The row over housing benefit has led to warnings of "social cleansing". But can those on low incomes really have an entitlement to stay in expensive localities?
They are postcodes synonymous with wealth and aspiration; the kind of districts that attract estate agents, upmarket retail chains and endless TV property shows.
They are also the places that many low-income families call home.
Some of these people might be long-term residents of places like London's Islington and Notting Hill that were, within living memory, down-at-heel, but have since gentrified beyond all recognition.
Others might live in social housing adjoining wealthy areas - like the Dumbiedykes estate in Edinburgh, which shares a postcode with the Palace of Holyroodhouse, the Queen's official residence in Scotland.
Or they could be private tenants claiming Local Housing Allowance (LHA) based on the local average market rates, rising as high as £2,000 a week for a five-bedroom house.
Whether they are claiming housing benefit because they are pensioners, low-waged, unemployed or facing long-term health problems, their presence in well-to-do districts might, to foreigners, seem incongruous in a country widely noted abroad for its preoccupation with class distinctions and social status.
Yet for all its clearly-defined hierarchies, within a city like London the rich and poor still co-exist in relative proximity compared with somewhere like Paris, with its plush inner districts ringed by notorious banlieues.
Now this balance is at the fulcrum of the row over government plans to cap housing benefit at £400-a-week for the largest homes or £290-a-week for two-bed flats. In addition, LHA will be based on the cheapest third of local rents rather than the market average.
It is a move the government insists is right and necessary. Prime Minister David Cameron has told MPs it was unfair that middle-income Britons were "working hard to give benefits so people can live in homes they couldn't even dream of".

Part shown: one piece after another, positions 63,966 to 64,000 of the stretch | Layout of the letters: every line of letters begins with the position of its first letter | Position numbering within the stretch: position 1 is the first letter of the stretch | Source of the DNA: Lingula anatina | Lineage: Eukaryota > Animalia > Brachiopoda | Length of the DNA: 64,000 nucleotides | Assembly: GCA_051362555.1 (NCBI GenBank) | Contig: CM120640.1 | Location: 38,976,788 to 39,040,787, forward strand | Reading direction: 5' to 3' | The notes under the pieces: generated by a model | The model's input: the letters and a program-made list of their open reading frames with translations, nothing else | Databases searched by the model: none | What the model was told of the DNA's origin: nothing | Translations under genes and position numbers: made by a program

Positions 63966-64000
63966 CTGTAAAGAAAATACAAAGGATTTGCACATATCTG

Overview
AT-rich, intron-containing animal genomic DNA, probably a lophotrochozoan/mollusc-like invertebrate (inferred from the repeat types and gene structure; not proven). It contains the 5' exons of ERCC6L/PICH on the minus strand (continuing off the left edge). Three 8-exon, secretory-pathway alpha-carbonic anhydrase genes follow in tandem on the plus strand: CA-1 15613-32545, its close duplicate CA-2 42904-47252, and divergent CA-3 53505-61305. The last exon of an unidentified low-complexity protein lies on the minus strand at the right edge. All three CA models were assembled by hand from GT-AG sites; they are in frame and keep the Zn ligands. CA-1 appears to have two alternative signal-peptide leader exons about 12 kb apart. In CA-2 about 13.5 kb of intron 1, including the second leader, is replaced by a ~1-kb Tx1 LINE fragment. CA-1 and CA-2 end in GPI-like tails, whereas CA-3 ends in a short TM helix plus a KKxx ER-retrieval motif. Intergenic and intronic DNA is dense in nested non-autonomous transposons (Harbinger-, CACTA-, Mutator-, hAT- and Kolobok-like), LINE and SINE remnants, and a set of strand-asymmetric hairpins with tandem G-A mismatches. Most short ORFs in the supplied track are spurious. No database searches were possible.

Ministers have further appealed to voters' sense of justice by insisting that claimants will still be able to receive a maximum of £21,000 a year - more, they say, than most working families have to spend on their housing costs.
Yet opponents from across the political spectrum say the policy ignores the huge disparities in housing costs across the country and thousands will be displaced from their homes and communities - or "sociologically cleansed", as Labour's Chris Bryant has described the process.
In the capital, where councils have warned that up to 82,000 people could lose their homes, the Conservative Mayor, Boris Johnson, said he would "emphatically resist any attempt to recreate a London where the rich and poor cannot live together".
In essence, the debate can be boiled down to a philosophical question: do the poor have the right to live in areas they could not otherwise afford?
Shaun Bailey is one government supporter who believes they do not.
Having grown up in a working class single-parent household in London's North Kensington - a once-deprived area which has since become fashionable - the former Conservative candidate believes it is unfair that middle-income couples find themselves commuting from the capital's outer reaches because of high housing costs while the poor have their rents in prime locations guaranteed.
"You can talk about your right to live in the community where you grew up, but where do you get the right to spend other people's money? I'd love to live in Buckingham Palace but I can't afford it," he adds.